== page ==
Child Contact FAQ
There is a usual expectation for parties to have tried to negotiate (and to have carefully considered mediation) before the court will deal with the case.
There is no requirement to have a formal agreement for child arrangements. However, it is advisable to record an agreement because things often change and relationships do not always stay completely amicable or there may be unforeseen issues which arise.
It is also possible to have a child arrangements agreement reached between parents splitting up approved by the court in a child arrangements order, so it becomes legally binding.
A key first issue which the courts focus on is the decision as to where the child should live. This is often referred to as child custody or residence, though the courts now talk about ‘child arrangements’ instead.
If possible, child custody issues should be sensibly and calmly discussed and if possible agreed between parents. The court will carefully consider the child’s best interests and make decisions on that basis.
Contact between parent and child is the right of the child and, not the parent. Parental Responsibility does not give an automatic right to contact.
Where parents are separated, the starting point is that the parent with whom the child is living will allow reasonable contact between the child and the other parent.
Disputes or bad feeling between parents should not be a reason for restricting contact. The child’s best interests are the sole criteria and there is a presumption in law that ongoing relations with both parents are usually in a child’s best interests. Contact should only be restricted where there are good reasons associated with protecting the best interests of the child.
An order can be obtained where contact is not take place without issue. The non-resident parent will apply for a child arrangements order under the Children Act.
Prohibited steps orders are used for resolving disputes by preventing something from happening such as removing a child from the country, preventing a change in a child’s surname, moving a child to a different part of the country, or preventing a unilateral decision on medical treatment.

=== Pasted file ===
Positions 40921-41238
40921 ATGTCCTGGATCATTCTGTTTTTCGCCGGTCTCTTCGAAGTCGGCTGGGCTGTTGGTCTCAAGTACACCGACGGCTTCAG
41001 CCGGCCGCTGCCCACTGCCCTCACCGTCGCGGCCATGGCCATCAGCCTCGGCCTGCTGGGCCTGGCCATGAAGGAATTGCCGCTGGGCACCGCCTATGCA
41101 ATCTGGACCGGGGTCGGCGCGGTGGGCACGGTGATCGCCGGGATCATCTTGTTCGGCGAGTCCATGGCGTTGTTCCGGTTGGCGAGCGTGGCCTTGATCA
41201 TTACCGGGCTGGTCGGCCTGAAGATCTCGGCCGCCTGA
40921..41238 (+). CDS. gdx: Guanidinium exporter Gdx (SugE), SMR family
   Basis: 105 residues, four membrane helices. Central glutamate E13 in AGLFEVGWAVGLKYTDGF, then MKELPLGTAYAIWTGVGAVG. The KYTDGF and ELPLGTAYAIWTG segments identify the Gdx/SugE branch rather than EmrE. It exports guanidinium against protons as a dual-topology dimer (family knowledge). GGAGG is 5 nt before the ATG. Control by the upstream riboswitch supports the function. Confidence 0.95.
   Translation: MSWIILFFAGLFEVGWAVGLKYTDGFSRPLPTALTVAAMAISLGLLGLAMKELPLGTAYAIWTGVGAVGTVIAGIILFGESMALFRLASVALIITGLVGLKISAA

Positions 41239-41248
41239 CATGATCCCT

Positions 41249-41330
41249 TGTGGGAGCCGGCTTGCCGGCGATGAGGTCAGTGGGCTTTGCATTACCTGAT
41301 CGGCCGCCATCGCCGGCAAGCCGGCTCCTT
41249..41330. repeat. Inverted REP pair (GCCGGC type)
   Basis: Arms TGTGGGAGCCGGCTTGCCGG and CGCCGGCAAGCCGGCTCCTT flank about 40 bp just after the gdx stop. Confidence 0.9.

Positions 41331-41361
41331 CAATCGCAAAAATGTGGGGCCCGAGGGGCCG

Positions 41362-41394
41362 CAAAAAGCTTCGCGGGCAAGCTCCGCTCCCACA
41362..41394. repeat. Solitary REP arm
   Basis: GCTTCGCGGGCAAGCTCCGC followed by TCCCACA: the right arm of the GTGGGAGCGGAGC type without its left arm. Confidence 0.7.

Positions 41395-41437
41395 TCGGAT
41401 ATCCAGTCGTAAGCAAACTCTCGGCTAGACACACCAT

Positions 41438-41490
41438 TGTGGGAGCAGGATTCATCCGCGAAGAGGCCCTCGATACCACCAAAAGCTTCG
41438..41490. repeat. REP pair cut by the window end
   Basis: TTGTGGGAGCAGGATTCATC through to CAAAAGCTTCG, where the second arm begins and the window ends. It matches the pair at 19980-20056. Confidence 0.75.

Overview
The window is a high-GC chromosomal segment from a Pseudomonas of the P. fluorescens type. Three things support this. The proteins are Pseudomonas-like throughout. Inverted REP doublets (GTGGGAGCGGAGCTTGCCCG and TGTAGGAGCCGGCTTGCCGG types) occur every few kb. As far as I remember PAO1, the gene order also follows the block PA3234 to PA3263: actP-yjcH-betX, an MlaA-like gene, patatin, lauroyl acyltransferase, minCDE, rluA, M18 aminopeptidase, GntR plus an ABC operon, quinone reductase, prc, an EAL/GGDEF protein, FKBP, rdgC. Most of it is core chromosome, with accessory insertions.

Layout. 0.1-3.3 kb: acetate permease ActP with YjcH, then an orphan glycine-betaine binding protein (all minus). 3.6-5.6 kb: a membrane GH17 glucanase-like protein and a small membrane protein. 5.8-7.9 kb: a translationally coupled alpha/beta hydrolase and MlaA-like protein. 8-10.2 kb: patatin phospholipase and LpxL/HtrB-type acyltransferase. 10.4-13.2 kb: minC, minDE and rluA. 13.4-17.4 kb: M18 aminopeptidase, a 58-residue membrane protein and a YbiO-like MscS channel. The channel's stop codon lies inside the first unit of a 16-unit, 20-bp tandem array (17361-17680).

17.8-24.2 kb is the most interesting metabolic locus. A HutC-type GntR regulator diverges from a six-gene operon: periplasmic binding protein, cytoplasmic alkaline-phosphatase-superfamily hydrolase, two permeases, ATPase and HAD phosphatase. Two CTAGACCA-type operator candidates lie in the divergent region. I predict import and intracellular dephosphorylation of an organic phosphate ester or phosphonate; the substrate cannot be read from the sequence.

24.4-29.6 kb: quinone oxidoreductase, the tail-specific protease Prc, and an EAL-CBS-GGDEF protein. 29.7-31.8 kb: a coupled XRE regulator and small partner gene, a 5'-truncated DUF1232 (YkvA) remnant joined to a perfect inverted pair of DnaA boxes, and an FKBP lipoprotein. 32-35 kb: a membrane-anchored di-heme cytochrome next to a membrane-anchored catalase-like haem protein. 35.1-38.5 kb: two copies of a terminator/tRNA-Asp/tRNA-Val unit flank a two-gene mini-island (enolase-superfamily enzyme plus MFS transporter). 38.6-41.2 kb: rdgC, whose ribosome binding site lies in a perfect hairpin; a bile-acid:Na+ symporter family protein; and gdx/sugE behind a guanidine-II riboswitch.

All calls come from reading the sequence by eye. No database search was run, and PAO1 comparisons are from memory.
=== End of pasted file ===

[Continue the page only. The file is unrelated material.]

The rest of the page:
Before applying to court seeking a prohibited steps order it is first necessary to attempt family mediation via a mediation information and assessment meeting (MIAM).
This meeting is not a mediation of the underlying dispute, instead it is a short meeting conducted by a trained mediator who assesses whether mediation is an appropriate way forward to resolve the issue.
Mediation and the obligation to attend a MIAM meeting do not apply where there is urgency, such as immediate risk of a child being taken abroad or child safety concerns.
The courts can make prohibited steps and specific issue orders. A prohibited steps order, as the words suggest, contains legal stipulations requiring the receiving party not to do certain things. In contrast, with a specific issue order, the provisions of the order require the party subject to the order to do something. With a specific issue order a particular issue of a child’s upbringing is determined by the court, such as perhaps medical treatment or schooling.
The most common type of breach relates to contact issues such as when a parent does not comply with an agreement and/or order, by perhaps changing arrangements, turning up late or not at all or a parent being prevented from seeing a child despite an arrangement being in place.
In most cases, it’s not advisable to apply to court for a single breach. The correct approach in most cases is to document the breach and if there is a continuous pattern then it may be appropriate to take court action.
Orders made since December 2008 include a standard warning notice setting out the consequences of breaching the Order.
The sanctions for breach may include financial compensation or transfer of a child’s residence and in very serious cases, imprisonment is a possibility.
Technically yes although generally only in exceptional situations and where the court determines termination of parental responsibility is clearly in the child’s best interests.
Examples where the court is highly unlikely to revoke parental responsibility include if the child doesn’t want to see the father or child maintenance is not being paid.
Under the Children Act 1989 (as amended), the court can vary or discharge an existing order. A formal application is required.
Before proceedings are started, by law, there must be an attempt at mediation, unless the parties have attended a formal Mediation Meeting in the last 4 years.
Contact Orders made by the courts including contact aspects of Child Arrangements Orders commonly include a provision stating “such other contact as may be agreed between the parties”. In this way the courts envisage and to an extent encourage flexibility and co-operation in the child’s best interests which may amount to informal variation of the court’s orders.
The courts do not impose supervised contact lightly and will normally need to be satisfied of a clear reason, with evidence and potential risk to a child with unsupervised contact.
The most common situation for seeking an emergency residence order is where there are significant grounds based on physical or emotional risk to a child.
Emergency applications are made without notice to the other party. The application needs to include a statement demonstrating clearly the basis for the application and evidence of the facts and the need for urgent court intervention.
Emergency applications are typically heard by the family court on the same day the application is made.